Cover image for Have saddle, will travel : low-impact trail riding and horse camping
Have saddle, will travel : low-impact trail riding and horse camping
West, Don (Donald Parker)
Personal Author:
Publication Information:
North Adams, MA : Storey Books, [2001]

Physical Description:
131 pages ; color illustrations ; 28 cm
General Note:
"Previously self-published by Don West and titled Have saddle-will travel"--T.p. verso.
Format :


Call Number
Material Type
Home Location
Item Holds
SF309.28 .W47 2001 Adult Non-Fiction Non-Fiction Area-Oversize

On Order



Millions of horse owners enjoy trail riding and horse camping, and every U.S. state has an active trail riding association. But many riders may find themselves banned from the back country because of the environmental impact they cause. LOW-IMPACT TRAIL RIDING offers a solution: Don West's "Go Right, Go Light," leave-no-trace strategies for low-impact horse camping.

West, an internationally known expert on basic horsemanship and back-country travel, tells you everything you need to know with his generous wit and wisdom. He covers planning and packing for a low-impact trip, back-country ethics, cooking on the trail, tying a horse responsibly, conditioning both the horse and the rider, orienteering, sanitation, and dealing with emergencies. Included are checklists for horse, camping, and personal items, as well as trail-savvy menus for breakfast, lunch, and dinner. A source guide provides lists of trail riding establishments in the United States and abroad.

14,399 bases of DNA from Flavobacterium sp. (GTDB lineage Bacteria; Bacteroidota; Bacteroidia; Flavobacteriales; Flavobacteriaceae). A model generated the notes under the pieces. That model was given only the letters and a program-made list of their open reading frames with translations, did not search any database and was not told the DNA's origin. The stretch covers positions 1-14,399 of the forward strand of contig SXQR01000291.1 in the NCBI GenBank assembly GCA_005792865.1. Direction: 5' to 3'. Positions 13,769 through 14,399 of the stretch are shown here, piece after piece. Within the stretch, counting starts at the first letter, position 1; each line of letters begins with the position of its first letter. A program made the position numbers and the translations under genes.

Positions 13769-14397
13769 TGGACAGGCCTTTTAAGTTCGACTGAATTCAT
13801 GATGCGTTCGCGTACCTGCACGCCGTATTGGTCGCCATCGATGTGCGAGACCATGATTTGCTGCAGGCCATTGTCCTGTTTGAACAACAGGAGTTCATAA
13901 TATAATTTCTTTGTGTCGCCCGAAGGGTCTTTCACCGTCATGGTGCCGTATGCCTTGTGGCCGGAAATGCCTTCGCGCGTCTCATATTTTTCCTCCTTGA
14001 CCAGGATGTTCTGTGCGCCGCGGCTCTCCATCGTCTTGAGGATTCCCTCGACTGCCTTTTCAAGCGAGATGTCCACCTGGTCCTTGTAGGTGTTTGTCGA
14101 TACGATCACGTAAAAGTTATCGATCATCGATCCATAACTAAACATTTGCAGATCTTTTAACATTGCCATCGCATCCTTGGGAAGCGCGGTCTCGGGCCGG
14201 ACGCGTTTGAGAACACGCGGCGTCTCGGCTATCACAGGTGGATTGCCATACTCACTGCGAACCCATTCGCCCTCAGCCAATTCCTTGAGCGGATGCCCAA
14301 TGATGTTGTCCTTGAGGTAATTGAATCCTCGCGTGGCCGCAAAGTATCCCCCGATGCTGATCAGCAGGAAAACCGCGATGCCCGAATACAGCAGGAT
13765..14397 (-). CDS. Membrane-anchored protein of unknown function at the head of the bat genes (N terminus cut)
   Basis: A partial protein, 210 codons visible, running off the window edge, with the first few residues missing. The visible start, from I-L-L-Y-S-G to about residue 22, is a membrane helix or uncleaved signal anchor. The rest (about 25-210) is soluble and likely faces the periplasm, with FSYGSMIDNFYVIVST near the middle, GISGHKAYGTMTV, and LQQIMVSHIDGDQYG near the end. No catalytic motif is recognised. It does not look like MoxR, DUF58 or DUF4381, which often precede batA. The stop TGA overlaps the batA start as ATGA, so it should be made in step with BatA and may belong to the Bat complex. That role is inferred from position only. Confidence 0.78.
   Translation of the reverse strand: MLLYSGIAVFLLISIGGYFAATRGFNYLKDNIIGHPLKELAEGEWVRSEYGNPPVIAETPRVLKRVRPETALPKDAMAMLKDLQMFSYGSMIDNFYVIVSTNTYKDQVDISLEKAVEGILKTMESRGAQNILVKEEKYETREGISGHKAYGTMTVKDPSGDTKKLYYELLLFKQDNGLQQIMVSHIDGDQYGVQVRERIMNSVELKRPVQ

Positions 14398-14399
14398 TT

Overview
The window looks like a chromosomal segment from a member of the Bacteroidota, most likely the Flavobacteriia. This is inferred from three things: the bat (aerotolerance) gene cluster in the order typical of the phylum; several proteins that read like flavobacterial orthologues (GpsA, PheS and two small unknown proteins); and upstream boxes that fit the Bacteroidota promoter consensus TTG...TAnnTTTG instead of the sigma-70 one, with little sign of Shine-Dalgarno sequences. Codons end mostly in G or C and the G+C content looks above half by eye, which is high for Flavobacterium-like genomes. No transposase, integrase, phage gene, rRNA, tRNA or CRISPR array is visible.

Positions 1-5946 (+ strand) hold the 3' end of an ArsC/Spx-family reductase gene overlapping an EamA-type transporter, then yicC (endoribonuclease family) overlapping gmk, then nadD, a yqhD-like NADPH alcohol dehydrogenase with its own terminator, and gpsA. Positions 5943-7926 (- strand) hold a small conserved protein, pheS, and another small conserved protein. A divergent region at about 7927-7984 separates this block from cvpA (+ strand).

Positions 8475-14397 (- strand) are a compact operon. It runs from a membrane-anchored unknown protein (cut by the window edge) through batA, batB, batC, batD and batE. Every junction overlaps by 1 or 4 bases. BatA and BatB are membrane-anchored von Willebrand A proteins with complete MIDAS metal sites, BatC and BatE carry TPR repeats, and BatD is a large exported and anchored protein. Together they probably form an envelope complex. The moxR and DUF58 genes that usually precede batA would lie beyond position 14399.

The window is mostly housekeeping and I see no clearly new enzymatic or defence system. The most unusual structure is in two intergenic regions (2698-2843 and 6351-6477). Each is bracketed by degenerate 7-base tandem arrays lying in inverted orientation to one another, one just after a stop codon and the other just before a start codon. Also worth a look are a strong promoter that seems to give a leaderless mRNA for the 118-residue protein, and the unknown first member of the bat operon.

Author Notes

Don West is an adventurer, traveler, writer, poet, and accomplished horseman. His colorful life has included stints as a Marine, an Outward Bound instructor in the Rocky Mountains, and deputy sheriff of Crested Butte, Colorado